The feeling’s mutual?

Michael Steed examines the concept of mutuality of obligation and assesses its significance as we head for the new off-payroll working rules in the private sector, currently scheduled for April 2021

It was the decision in Professional Game Match Officials Limited (PGMOL) [2020] UKUT 147 (TCC) on employment vs self-employment for football referees that once again brought the issue of mutuality of obligation (MOO) to the forefront. The phrase mutuality of obligation has been in use for years; but what does it mean and how (if at all) has its significance changed over the years?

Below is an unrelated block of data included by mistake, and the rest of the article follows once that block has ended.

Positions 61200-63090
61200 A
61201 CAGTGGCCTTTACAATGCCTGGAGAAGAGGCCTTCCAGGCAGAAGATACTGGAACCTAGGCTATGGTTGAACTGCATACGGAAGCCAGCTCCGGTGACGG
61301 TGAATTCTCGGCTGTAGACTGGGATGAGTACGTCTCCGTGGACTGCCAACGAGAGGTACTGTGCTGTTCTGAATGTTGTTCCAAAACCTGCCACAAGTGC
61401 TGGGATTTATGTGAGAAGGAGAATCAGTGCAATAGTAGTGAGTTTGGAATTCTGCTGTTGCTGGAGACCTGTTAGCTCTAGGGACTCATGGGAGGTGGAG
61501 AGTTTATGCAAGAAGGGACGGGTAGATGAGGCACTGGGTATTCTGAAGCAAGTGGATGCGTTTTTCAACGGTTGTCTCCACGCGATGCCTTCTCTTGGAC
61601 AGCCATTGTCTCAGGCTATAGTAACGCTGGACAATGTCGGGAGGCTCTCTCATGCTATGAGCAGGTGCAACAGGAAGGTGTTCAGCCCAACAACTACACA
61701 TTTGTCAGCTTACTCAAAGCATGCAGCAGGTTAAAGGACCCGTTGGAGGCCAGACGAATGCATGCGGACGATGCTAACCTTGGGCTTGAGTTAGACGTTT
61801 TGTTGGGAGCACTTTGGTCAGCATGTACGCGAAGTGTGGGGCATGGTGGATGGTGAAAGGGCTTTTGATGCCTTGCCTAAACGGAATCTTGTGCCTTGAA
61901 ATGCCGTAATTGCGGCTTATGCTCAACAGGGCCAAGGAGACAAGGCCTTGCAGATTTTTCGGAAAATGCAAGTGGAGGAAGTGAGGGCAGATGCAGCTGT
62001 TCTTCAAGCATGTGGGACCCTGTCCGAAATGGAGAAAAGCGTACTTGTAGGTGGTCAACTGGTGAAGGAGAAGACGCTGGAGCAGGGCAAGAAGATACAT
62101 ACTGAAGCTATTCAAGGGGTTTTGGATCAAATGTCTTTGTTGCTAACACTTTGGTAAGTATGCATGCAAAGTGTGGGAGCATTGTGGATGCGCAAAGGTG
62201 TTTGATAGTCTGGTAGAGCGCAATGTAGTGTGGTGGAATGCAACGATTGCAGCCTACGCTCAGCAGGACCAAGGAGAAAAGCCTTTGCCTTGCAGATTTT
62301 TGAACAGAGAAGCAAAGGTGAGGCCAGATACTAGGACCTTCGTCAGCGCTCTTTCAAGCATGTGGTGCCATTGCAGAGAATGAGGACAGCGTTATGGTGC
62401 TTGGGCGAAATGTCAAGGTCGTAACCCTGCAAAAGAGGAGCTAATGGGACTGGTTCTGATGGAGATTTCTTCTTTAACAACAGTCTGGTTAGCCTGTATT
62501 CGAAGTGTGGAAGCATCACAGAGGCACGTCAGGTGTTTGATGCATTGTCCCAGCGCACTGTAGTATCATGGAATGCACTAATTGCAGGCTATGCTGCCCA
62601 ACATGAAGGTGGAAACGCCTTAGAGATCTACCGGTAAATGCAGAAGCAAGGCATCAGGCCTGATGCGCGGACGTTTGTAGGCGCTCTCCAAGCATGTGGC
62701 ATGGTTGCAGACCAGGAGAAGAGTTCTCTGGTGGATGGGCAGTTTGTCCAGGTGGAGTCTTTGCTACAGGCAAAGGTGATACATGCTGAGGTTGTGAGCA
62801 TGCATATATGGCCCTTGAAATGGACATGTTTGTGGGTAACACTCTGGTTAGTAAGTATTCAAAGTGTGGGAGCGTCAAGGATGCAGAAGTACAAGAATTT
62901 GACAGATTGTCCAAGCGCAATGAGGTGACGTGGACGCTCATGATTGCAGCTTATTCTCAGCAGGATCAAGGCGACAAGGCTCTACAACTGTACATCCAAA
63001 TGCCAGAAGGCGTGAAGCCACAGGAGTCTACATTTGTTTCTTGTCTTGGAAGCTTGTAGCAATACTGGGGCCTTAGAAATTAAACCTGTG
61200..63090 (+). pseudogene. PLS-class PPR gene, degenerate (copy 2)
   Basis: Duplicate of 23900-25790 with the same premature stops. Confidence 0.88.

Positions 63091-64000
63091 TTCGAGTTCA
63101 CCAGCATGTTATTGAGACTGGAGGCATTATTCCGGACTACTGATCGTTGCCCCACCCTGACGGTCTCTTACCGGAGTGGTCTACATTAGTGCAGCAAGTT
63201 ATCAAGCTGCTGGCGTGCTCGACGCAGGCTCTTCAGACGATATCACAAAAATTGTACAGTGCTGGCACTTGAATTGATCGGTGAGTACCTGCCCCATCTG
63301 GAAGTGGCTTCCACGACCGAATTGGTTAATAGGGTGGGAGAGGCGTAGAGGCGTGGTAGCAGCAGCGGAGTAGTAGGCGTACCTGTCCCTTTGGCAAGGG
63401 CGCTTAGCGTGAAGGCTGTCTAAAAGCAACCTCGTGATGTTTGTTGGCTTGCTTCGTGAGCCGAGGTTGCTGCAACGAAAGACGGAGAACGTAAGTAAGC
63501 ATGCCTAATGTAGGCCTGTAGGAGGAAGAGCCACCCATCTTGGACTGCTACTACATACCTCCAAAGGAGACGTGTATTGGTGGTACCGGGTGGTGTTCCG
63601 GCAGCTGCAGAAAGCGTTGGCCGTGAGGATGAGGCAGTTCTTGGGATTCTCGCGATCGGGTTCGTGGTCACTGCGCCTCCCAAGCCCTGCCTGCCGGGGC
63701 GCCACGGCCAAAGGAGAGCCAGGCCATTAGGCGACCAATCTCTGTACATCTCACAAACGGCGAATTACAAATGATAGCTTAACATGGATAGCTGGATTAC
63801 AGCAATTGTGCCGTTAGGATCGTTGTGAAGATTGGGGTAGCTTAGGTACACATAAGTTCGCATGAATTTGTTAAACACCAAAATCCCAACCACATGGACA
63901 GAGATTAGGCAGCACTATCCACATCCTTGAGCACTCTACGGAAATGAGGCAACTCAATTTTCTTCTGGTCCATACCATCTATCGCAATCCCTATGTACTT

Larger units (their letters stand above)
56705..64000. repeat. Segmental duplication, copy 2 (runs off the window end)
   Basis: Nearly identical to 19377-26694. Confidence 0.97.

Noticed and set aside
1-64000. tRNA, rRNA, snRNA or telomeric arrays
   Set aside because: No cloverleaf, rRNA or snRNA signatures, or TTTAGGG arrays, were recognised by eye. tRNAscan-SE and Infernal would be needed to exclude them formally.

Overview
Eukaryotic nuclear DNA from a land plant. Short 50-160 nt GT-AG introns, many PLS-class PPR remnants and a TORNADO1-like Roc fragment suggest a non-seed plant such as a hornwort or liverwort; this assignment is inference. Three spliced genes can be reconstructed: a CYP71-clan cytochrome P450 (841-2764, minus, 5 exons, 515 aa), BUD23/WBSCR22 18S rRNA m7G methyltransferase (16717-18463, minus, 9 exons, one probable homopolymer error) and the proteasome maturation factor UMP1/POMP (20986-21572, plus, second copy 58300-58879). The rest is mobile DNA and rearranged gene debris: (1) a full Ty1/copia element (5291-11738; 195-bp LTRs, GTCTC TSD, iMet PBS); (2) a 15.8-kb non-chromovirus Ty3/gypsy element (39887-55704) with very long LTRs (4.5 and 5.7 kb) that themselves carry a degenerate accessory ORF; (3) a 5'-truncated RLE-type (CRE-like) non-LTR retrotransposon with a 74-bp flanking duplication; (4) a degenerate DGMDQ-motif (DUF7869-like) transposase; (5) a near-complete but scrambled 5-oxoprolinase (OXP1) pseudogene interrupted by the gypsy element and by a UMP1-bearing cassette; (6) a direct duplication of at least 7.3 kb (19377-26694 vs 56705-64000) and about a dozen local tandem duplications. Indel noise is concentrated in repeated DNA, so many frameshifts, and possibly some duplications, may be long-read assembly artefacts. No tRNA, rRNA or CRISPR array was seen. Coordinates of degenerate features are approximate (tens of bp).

I am not going to use this article to discuss employment law issues, except to the extent that they help us understand the tax issues. Rather it will address MOO as a concept, just as relevant in employment law cases as it is in tax cases (see for example Clark v Oxfordshire Health Authority [1998] IRLR 125).

The concept of mutuality of obligation